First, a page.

This report is a distillation of the issues examined in a series of workshops and three major policy memos that offered 22 recommendations. These proposals were produced through a process that had as a core principle: no artificial consensus or ideological preconceptions. So, while not all participants agreed with every proposal, there is agreement that action must be taken on the four key policy findings and recommendations that have been produced by the Partnership for Global Security and the Nuclear Energy Institute in this report.
Findings and Recommendations
1. Nuclear Power is Necessary to Address Climate Challenges
Nuclear power, in addition to other clean energy technologies, is essential to meet increasing global clean energy demands. Cutting carbon emissions while powering the 21st Century will require preserving the existing nuclear fleet, replacing many reactors by midcentury, and constructing new advanced reactors. Deploying the next generation of technologically advanced reactors in the next 10-15 years will require three significant evolutions: new policies; an innovative, effective regulatory system; and a bold private-public financial partnership.
2. Nuclear Governance Needs Significant Strengthening
Nuclear governance – the global framework of international and national laws, regulations, recommendations, and operating procedures that support nuclear safety, security, and nonproliferation – must be strengthened if nuclear power is to continue being a major provider of zero carbon energy. Nuclear challenges are constantly evolving and the governance system is increasingly under novel pressure from new suppliers, newcomer nations, and non-state actors. Strengthening public confidence through enhanced safety and security measures is essential. Governments, international institutions, the nuclear industry, and civil society need to work together to create effective, credible, and rapid governance responses to these new realities.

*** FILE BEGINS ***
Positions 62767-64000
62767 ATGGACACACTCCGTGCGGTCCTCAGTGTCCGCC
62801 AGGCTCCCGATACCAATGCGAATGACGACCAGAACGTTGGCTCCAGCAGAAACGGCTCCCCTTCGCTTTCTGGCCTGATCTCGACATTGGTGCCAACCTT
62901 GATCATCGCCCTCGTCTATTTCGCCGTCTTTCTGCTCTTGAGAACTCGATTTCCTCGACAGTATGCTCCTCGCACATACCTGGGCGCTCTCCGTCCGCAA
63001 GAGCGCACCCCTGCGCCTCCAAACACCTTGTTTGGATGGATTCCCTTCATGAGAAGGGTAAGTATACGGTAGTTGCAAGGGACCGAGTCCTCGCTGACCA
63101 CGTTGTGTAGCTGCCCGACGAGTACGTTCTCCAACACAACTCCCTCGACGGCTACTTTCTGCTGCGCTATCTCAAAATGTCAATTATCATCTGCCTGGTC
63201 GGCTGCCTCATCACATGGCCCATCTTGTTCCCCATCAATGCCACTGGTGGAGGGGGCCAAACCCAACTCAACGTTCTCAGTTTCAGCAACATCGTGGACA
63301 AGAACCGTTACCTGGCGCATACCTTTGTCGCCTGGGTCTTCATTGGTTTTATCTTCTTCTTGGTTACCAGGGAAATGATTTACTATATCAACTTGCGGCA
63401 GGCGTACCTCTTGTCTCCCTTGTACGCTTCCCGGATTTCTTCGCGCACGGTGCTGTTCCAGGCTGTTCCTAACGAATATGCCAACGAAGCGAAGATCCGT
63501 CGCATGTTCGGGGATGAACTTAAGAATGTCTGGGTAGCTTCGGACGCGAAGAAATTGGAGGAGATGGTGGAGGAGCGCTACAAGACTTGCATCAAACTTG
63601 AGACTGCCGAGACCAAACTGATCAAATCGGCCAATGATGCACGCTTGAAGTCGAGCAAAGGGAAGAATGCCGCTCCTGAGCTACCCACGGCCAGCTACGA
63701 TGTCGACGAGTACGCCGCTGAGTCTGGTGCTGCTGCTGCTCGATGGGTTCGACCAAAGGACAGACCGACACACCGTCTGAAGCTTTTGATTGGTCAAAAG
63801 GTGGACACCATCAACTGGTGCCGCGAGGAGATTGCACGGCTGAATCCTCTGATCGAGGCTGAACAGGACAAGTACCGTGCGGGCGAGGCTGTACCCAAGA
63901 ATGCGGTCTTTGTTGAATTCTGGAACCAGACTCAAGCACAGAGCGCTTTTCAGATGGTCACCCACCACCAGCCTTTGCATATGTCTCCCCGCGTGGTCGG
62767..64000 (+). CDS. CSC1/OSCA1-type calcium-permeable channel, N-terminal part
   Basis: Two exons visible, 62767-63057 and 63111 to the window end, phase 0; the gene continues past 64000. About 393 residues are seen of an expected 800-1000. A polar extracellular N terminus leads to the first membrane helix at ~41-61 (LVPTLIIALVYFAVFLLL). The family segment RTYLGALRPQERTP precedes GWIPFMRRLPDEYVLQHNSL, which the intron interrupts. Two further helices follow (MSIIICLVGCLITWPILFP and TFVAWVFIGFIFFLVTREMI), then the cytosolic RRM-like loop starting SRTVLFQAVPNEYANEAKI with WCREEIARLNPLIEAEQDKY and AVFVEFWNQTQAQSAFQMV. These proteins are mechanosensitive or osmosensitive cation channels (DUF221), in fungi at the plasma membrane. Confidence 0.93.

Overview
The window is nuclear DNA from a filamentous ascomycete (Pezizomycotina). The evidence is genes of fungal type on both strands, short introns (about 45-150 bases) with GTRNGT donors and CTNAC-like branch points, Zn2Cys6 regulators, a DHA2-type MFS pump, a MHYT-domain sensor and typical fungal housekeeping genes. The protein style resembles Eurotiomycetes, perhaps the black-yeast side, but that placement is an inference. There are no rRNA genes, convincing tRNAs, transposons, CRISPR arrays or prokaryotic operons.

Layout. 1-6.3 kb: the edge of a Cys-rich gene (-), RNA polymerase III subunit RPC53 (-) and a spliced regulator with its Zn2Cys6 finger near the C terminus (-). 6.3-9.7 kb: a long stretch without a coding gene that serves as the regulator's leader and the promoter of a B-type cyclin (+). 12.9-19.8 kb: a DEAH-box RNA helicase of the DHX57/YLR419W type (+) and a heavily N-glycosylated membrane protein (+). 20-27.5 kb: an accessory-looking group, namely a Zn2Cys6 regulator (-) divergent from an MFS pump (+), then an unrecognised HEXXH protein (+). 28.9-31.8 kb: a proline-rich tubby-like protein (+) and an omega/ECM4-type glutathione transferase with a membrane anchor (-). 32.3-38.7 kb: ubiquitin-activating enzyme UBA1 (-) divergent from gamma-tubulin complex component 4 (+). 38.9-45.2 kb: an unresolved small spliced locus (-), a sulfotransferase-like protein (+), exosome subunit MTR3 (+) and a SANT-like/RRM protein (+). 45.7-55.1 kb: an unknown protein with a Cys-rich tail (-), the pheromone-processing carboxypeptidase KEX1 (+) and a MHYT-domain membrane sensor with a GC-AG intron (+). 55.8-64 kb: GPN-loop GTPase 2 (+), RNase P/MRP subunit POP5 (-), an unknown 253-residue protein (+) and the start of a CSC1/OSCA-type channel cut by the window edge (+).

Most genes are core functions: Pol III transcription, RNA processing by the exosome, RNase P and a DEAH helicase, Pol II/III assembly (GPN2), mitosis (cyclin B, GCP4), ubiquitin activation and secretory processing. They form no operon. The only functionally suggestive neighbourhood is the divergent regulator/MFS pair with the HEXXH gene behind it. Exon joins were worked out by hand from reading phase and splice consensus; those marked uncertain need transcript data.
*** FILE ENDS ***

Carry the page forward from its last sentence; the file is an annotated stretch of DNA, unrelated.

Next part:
3. Evolving Nuclear Suppliers Impact Geopolitics
Nuclear power is a significant element of a country’s geopolitical influence. There are long timeframes and deep relationships that are developed in the course of building and operating a nuclear plant and through the exchange of technologies. Traditional nuclear leaders, including the United States and its allies, need to recognize and elevate the importance of supplying the international nuclear marketplace in their geopolitical strategies to meet the economic and political ambitions of other nations that may not share their deep commitment to upholding effective nuclear norms. The control of market share translates into the power to create nuclear governance rules and prevent commercial competition from eroding vital safety, security, and nonproliferation standards.
4. Innovative Nuclear Policy Requires “Break the Mold” Partnerships
A unique, collaborative relationship has been created between non-traditional partners – the nuclear industry and the civil society organizations that work on nuclear governance, climate change, and energy policy. GNI proved that together they can develop valuable new policies that address important issues arising from the nexus of nuclear power, climate challenges, and global security. Further progress on joint policy development – and the strengthening of public confidence that this offers – can best be served by institutionalizing and expanding this “break the mold” partnership and expanding the collaboration and financing that fuels this unique partnership.